A scene from Granite Calimpong’s first solo exhibition titled Banter • Courtesy of the Traver Gallery

Be sure to go to Traver Gallery before July 29 to see the solo shows of Granite Calimpong, of Filipino descent, and Jiyong Lee, raised in Korea. Both artists, working with glass, have invented striking new techniques that create dramatic textures and colors. 

Granite Calimpong’s exhibition Banter includes both clay and glass. He has been working to perfect his technique for many years. Now he is departing from traditional discipline in order to accept accidents in his process. He achieves highly varied textured surfaces with his unique technique of combining powdered glass and baking soda, which bubbles up during firing. Different colors react differently, so chance plays a major part in the results. The artist then inserts glass rods with mirrors into the fired sculpture creating striking textural and surface contrasts.

Look at these works slowly to carefully explore the shapes, proportions, textures and colors. On one pedestal are three pieces that underscore this variety: a bulgy orange shape, a yellow green piece shaped like a spoiling lemon covered with puddles of yellow/blue, and a pinkish clay piece.

The clay works in the exhibition are hand built, but asymmetrical shapes, with subtle surfaces created by adding color, and taking it away to suggest erosion.

Calimpong grew up in rural Ferndale California. His whole family are creative artists. He studied clay and pottery making with his father Conrad Calimpong, a well known clay artist. Granite and others helped Conrad build a large wood fired kiln in 1985 that is still the center of community firings. Calimpong even in his focus on glass still is part of a sense of  community that happens while firing the material, a marked difference from the individuality of painting. 

“ICY,” by Granite Calimpong. Blown glass, borosilicate rods, mirror • Courtesy of the Traver Gallery

Jiyong Lee’s exhibition Invisible Microcosm explores glass in an entirely different way. His unusual technique places colored adhesive in the cut lines between the parts of the glass. As a result the works gradually seem to change color from high intensity hues to almost white opaque as we move around them.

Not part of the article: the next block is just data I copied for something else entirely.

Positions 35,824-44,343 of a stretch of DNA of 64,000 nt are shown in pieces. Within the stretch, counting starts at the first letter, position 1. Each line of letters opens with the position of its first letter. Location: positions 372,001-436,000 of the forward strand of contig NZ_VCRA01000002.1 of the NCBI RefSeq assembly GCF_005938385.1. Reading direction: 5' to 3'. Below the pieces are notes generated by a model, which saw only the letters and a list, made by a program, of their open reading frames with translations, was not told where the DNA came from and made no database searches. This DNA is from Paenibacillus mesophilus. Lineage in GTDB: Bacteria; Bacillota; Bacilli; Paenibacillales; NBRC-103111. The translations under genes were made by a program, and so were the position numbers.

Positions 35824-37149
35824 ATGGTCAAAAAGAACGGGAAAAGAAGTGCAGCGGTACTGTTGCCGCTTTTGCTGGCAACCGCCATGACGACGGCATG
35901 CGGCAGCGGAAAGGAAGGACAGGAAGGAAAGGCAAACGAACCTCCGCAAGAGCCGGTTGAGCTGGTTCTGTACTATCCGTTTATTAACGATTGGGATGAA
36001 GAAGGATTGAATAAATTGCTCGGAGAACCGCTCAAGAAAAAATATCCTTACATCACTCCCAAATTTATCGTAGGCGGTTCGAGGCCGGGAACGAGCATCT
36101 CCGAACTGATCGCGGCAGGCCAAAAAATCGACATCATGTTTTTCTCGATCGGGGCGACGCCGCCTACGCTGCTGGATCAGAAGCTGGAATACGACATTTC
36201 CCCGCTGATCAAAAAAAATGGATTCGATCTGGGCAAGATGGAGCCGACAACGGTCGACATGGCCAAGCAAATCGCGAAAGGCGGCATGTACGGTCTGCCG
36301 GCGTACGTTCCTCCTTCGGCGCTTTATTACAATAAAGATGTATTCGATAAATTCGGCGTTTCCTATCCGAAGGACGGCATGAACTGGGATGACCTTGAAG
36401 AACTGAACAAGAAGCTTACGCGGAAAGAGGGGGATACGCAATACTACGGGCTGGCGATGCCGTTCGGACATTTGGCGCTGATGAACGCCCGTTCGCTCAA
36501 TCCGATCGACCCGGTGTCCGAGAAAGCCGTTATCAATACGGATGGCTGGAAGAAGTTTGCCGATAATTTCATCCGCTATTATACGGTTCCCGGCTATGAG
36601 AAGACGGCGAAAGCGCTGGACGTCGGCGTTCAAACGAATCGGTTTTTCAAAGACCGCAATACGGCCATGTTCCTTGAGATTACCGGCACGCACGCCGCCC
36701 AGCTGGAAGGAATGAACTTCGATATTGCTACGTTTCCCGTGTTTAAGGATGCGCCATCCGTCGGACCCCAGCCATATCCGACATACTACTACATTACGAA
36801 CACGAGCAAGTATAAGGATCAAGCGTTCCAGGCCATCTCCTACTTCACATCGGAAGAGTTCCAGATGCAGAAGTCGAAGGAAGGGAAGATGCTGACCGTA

The “Segmentation” series includes mitosis (cell development), diatoms, and chromosomes. Jiyong investigates the most fundamental and usually invisible building blocks of life in solid optical glass. Each piece is both a representation of a process in nature and a metaphor about life.

Coming from South Korea in his late twenties, Jiyong had studied ceramics before he moved to the United States to attend the Rochester Institute of Technology for an MFA. His father was a medical doctor and shared his knowledge of science with Ji Yong. Other family members were engineers and doctors so they looked dimly on an art career, but Ji Yong persevered.

“Monochromatic Cuboid,” by Jiyoung Lee • Courtesy of the Traver Gallery

The work at Traver Gallery combines art and science with exquisite craftsmanship.

For example in “Mitosis” we see a bright yellow center. The artist describes it:

“I am fascinated with the progress of cell development. There are so much energy and mystery in it. I find it fascinating, and I want to visualize my fascination.

The orange/yellow part visualizes the energy inside, and the translucent layers around it talk about the layers of mystery and wonder.”

As we walk around “Green Diatom Segmentation” the color changes almost magically simply by our point of view and the amount of light striking the piece. Diatoms are single celled brown marine organisms. They have been around 100 million years and are responsible for creating much of the food in the sea such as algae. In photographic enlargement, we see their enormous variety. They are currently threatened as so much else with the changes of the climate. Jiyong’s three diatom pieces allow us to immerse ourselves in a few elementary shapes imbued with Jiyong’s subtle color technique. 

His third theme chromosomes are equally invisible to us and also crucial to life on earth. “Chromosome Segmentation” gives us two simple shapes, somewhat resembling bowling pins, that refer to that nucleus of cells that carries DNA coated with protein, something we are all familiar with in general. Jiyong calls our attention to chromosomes in order to give us their beauty and simplicity as the starting point for life. 

A glass piece titled “Chromosome Segmentation” by Jiyoung Lee • Courtesy of the Traver Gallery

So both of these artists take a medium that has been available for thousands of years and transform it by means of their own particular techniques into something mysterious and beautiful. Granite Calimpong focuses on chemical transformations through accidents that cause surface intricacy in his materials. Jiyong Lee makes visible the exquisite beauty of cellular and sub cellular life with his simple shapes that refer to the foundation of life itself.

As we hear everyday of the gigantic changes underway on our planet because of our recklessness, it is wonderful to look at the work of two artists who are thinking closely about the intricacies of their materials and offering us stunning examples of the processes, both chemical and biological, that sustain life on earth.

Banter by Granite Calimpong and Invisible Microcosom by Jiyong Lee are shows of new  work by two contemporary glass artists now on view through July 29, 2023. At Traver Gallery at 110 Union St. #200 in downtown Seattle. 206-587-6501 or try travergallery.com.  

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